You might also want to put notes on the doors to remind people to keep them closed and watch out for the dog.

Additionally, if your dog isn’t much for socializing with people, let them know to not seek out your dog and to give them space, unless your dog comes seeking attention.


9. Invest in Stress-Relief Products

You might have heard of or already have a ThunderShirt, which works quite well for some dogs with anxiety issues.

There are also treats designed to help stressed dogs, or you might want to speak to your vet about anti-anxiety prescription medication if your dog’s fear proves to be severe.

dog sitting on the floor wrapped in a grey scarf
Image by: Gladskikh Tatiana, Shutterstock

10. Cover the Windows

Covering the windows with curtains or blinds can help muffle the noise slightly, but more importantly, it can block out the flashes of light from the fireworks.

Finding a space without windows is even better, but blackout curtains also work. The sudden flashes of light with the explosions can be scary for some dogs.


11. Try Desensitization

You can use behaviour modification to help your dog become more accustomed to fireworks. Counterconditioning is a relatively slow process that you can try.

Start by playing the sounds of fireworks at low volume or even better, a video of fireworks, also at low volume.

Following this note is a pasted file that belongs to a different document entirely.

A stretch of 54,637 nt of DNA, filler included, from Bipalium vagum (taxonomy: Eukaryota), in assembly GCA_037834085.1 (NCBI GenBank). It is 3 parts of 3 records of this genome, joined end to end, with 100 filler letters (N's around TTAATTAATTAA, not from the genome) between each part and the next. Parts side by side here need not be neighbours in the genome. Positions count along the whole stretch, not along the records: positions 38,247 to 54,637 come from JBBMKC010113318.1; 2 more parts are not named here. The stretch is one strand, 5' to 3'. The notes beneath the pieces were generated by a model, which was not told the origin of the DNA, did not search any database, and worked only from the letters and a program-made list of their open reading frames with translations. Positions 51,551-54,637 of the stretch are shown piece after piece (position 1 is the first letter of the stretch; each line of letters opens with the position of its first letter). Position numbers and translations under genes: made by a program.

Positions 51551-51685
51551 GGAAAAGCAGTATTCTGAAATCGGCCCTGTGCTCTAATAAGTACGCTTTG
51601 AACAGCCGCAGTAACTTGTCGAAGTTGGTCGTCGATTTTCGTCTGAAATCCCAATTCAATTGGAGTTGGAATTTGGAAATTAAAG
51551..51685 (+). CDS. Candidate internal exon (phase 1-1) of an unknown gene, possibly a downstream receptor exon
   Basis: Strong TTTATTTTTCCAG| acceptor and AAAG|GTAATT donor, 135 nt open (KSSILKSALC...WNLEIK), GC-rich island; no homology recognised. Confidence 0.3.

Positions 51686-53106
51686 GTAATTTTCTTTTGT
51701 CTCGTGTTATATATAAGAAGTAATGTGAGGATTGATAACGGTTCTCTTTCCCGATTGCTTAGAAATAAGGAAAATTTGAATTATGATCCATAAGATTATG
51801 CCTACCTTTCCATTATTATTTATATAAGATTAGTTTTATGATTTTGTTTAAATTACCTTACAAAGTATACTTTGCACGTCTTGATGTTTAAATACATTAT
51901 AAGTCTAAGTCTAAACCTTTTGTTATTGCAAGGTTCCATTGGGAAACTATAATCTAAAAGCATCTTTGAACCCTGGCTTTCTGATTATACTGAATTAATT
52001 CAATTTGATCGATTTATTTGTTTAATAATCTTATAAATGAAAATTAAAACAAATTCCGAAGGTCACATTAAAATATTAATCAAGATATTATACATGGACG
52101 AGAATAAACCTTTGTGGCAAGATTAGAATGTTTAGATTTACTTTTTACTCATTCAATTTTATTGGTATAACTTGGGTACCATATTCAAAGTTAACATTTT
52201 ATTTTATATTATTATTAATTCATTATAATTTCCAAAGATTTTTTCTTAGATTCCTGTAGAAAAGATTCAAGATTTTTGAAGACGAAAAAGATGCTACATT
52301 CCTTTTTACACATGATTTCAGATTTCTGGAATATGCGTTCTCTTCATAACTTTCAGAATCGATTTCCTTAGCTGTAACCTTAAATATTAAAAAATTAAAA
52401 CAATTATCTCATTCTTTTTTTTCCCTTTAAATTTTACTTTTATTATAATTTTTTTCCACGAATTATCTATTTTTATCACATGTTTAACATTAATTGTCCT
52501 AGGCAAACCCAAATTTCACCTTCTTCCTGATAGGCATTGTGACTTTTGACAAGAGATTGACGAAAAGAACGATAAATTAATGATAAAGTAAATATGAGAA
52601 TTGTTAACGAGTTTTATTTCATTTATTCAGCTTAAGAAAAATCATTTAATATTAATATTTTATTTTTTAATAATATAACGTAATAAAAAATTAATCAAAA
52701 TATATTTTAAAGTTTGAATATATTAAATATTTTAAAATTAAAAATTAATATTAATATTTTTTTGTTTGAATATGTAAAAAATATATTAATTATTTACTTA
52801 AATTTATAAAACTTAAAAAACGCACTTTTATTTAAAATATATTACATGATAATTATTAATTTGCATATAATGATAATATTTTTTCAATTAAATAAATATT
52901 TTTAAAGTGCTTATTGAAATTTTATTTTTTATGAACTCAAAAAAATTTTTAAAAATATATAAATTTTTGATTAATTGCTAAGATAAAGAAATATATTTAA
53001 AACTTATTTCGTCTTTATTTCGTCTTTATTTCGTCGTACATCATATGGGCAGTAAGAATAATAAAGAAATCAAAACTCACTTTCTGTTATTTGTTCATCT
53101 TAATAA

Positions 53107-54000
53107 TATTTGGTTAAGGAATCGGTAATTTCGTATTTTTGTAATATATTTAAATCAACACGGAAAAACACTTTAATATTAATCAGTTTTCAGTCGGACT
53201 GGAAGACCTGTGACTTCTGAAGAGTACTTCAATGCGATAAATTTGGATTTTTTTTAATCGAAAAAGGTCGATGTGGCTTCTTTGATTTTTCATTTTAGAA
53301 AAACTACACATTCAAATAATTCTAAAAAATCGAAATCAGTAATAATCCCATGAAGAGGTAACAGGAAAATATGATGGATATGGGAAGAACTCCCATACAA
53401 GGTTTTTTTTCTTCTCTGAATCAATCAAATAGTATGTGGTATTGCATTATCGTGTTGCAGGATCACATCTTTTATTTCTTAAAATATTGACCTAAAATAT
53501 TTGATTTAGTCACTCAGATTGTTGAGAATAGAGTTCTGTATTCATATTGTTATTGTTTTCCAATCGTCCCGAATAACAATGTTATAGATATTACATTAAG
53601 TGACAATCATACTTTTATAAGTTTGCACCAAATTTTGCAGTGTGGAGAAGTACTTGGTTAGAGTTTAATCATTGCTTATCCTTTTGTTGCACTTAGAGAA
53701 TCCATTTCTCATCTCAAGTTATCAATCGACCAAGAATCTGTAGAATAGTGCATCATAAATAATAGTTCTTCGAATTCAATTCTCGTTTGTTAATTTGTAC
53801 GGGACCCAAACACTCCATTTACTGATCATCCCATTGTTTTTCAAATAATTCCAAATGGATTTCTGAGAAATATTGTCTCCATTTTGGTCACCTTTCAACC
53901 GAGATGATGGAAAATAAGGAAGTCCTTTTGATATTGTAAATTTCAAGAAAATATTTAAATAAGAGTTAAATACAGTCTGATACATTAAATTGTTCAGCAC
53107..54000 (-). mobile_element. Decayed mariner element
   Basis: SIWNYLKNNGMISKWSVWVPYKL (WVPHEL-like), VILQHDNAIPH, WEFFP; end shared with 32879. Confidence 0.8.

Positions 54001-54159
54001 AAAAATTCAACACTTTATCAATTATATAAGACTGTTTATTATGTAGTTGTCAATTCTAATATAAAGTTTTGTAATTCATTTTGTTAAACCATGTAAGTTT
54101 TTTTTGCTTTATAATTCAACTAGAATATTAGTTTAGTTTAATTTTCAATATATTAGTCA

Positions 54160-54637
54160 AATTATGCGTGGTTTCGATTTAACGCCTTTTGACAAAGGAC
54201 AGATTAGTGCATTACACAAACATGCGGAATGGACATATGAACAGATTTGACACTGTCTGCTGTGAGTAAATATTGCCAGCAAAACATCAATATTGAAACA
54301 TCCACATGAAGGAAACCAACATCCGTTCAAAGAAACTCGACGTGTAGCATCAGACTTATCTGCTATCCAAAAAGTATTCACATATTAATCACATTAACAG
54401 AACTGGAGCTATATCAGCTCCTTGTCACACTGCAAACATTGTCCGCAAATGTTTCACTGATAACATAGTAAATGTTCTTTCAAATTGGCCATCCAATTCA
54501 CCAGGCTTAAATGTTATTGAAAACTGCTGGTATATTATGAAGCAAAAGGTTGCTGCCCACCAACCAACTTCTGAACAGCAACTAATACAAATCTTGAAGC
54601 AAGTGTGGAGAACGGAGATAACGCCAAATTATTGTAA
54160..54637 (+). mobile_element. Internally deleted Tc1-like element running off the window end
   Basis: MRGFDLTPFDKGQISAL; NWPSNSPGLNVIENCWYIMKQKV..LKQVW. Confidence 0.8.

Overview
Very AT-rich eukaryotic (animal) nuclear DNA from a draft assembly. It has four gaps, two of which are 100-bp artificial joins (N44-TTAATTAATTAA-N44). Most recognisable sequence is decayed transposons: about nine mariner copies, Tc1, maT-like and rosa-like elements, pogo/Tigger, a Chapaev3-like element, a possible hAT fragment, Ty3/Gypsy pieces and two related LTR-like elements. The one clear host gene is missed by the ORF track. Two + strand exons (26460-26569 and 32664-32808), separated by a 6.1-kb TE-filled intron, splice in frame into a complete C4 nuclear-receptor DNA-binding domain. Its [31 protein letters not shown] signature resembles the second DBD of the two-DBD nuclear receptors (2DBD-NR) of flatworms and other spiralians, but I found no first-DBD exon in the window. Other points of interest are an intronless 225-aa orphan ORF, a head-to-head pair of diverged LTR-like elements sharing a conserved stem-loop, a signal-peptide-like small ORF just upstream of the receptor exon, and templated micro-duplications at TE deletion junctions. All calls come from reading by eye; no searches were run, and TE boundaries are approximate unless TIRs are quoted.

Give your dog a treat while playing the fireworks video (or sound). If the video is causing your dog any stress, turn the volume down more. They should hear it but not be anxious.

When your dog seems comfortable, gradually raise the volume, and try using different videos and sounds so your dog will become accustomed to different types of fireworks. Don’t forget to give your dog a treat after every “lesson.”

guy squatting near the golden labrador teaching him a lesson
Image by: SG SHOT, Shutterstock

12. Hire a Behaviourist or Trainer

Even with their owners’ best efforts, some dogs will continue to have difficulties coping with loud noises. In more extreme cases or if you need advice and support, consider hiring a trainer or animal behaviourist.

They can give you a few pointers and steps to help desensitize your dog against loud noises.

Dogster_Website dividers_v1_Jan 18 2024-03